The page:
In “What Is Political Philosophy?” Strauss wrote that “All political action aims at either preservation or change. When desiring to preserve, we wish to prevent a change to the worse; when desiring to change, we wish to bring about something better.” Thought about better or worse necessarily implies thought of the good. Political philosophy clarifies the opinions of the good implicit in the political actions of men, and clarifies them in such a way as to replace these opinions with genuine knowledge. Moreover, Strauss says, “political philosophy deals with political matters in a manner that is meant to be relevant for political life; therefore its subject must be identical with its goal, the ultimate goal of political action.” Political philosophy is thus meant to guide political life, in the light of its ultimate goal, “the good life,” or “the good society,” which is “the complete political good.” In this, Strauss certainly followed Aristotle, who criticized Plato’s idea of the good, as being insufficiently “relevant for political life.” And he also followed the Aristotle who declared near the beginning of the Nicomachean Ethics that the end of political philosophy was “not knowledge but action.” Aristotle also declared (in Book II) that political philosophy “does not aim at theoretical knowledge . . . for we are inquiring not in order to know what virtue is, but in order to become good, since otherwise [our inquiry] would have been of no use.” It is for this reason, Aristotle proceeds, that “we must examine the nature of actions.” We must examine them, in order to know “how we ought to do them.” Clearly, if Walter Berns thinks that wanting to know about actions, for the sake of knowing how to do them, as distinct from the purely theoretical exercise of knowing how to interpret them, is being “like Marx,” then Aristotle, not less than Strauss and Jaffa, falls into that category.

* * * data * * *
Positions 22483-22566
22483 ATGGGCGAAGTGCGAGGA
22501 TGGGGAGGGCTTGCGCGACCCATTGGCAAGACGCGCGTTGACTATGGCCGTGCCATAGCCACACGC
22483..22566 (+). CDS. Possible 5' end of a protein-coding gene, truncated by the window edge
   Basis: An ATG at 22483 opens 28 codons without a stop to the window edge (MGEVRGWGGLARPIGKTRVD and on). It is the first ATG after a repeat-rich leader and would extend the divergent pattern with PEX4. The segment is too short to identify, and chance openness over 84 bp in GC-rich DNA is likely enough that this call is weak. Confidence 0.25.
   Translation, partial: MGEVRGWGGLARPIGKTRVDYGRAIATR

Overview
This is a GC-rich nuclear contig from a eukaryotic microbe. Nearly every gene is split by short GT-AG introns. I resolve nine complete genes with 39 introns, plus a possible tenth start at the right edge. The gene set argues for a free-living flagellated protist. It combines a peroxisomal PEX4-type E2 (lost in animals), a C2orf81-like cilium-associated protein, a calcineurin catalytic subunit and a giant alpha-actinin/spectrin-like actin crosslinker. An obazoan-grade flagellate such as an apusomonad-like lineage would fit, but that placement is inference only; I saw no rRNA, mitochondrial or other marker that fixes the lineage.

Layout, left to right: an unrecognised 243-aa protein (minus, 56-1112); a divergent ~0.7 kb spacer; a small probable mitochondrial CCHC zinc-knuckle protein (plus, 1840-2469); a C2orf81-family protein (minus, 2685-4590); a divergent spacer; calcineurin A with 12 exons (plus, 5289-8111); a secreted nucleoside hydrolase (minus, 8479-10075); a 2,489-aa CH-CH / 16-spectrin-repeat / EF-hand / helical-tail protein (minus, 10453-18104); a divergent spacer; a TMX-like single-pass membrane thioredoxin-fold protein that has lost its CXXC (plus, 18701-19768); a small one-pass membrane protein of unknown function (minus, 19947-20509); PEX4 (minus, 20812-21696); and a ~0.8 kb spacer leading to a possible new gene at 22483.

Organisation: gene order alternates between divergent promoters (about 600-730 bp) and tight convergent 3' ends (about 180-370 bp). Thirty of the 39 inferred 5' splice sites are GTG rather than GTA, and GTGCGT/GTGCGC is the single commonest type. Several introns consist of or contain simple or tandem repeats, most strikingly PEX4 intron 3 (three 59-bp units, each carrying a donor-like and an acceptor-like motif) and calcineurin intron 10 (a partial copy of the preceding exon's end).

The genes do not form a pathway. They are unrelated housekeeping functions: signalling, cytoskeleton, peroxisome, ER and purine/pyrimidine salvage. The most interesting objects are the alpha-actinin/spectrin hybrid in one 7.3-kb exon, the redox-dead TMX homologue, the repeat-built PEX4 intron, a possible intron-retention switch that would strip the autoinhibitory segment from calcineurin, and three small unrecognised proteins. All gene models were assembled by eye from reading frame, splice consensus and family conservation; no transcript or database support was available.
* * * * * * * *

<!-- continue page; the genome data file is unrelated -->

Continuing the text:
Berns, in the context of this stricture, says (as we have noted): “Strauss believed [philosophy] must beware of wishing to be edifying. Jaffa . . . does nothing but edify.” Now the last two sentences of Thoughts on Machiavelli are as follows:

It would seem that the notion of the beneficence of nature or of the primacy of the Good must be restored by being rethought through a return to the fundamental experiences from which it is derived. For while “philosophy must beware of wishing to be edifying,” it is of necessity edifying.